The longest economic expansion in the nation’s history—now approaching 10 years—may be nearing an end, writes Lawrence Yun, chief economist of the National Association of REALTORS®, in his latest column at Forbes.com. But the housing market could help turn around some sluggish economic numbers, such as business and consumer spending.
Consumer spending is slowing, despite a record number of jobs, rising wages, and plentiful wealth accumulation by homeowners and stock market investors, Yun notes. Rising tariff fights are also causing some recent hesitancy within the economy, Yun notes. He says that slower activity on international exports and imports have correlated with a slowing economy in the past.
“Real estate is the key area for future growth and a savior in the continuing economic expansion,” writes Yun. But while demand remains high, “there is a housing shortage, and hence a critical need to build more homes, especially at moderately priced points where the demand is strongest.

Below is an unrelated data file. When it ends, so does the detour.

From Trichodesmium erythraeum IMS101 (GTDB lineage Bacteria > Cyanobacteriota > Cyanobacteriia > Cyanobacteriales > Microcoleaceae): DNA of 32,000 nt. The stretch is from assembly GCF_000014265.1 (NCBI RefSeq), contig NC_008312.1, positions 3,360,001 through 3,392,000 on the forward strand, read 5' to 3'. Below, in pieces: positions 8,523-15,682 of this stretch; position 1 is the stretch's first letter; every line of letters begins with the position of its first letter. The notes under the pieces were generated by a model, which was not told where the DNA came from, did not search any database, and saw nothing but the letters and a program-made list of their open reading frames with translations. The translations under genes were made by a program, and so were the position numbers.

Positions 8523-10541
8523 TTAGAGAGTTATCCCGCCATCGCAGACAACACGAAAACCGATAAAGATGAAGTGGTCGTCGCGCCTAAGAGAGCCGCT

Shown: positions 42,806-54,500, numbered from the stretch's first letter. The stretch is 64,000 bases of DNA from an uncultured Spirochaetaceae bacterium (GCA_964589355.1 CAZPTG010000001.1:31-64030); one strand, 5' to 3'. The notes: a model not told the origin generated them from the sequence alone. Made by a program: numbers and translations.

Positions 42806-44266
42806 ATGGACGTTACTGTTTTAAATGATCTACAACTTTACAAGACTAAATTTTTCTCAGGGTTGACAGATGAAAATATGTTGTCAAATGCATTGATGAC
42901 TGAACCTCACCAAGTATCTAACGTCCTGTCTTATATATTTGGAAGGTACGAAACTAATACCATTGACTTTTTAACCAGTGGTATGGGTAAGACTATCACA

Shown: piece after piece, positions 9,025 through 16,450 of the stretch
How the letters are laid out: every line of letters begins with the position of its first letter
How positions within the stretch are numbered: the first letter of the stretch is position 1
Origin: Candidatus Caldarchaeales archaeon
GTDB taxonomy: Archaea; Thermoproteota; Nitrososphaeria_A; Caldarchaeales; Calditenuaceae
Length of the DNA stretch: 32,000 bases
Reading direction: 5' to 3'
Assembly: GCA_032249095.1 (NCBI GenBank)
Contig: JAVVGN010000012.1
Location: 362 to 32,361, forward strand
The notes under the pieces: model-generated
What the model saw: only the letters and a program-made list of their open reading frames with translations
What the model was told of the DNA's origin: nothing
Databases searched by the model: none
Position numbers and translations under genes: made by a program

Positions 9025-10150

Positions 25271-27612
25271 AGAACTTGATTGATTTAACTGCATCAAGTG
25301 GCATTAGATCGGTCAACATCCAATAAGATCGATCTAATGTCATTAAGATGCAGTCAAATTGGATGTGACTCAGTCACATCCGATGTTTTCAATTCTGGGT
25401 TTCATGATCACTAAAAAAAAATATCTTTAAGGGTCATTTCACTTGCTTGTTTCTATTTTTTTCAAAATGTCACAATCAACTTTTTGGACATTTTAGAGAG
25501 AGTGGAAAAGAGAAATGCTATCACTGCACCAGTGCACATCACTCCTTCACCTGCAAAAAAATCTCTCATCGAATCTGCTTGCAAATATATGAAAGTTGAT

Yun says that rising home sales and increased housing starts have long been associated with economic expansion. “More home sales also mean increased numbers of Americans who can participate in wealth gains,” he notes. “Consequently, consumer spending, including vehicle sales, can then turn higher."
Still, while overall economic expansion may be slowing, Yun brushes off recession fears. He believes the economy will continue to expand from the housing market. “If the housing market turns measurably higher, the economy looks to do just fine for the remainder of the year and even better next year,” he notes. “If the trade war rhetoric quiets down and a genuine trade agreement is signed allowing for even more business freedom, then expect an economic boom.”
Source: “What’s the State of Housing and the Economy at Midyear?” Forbes.com (July 16, 2019)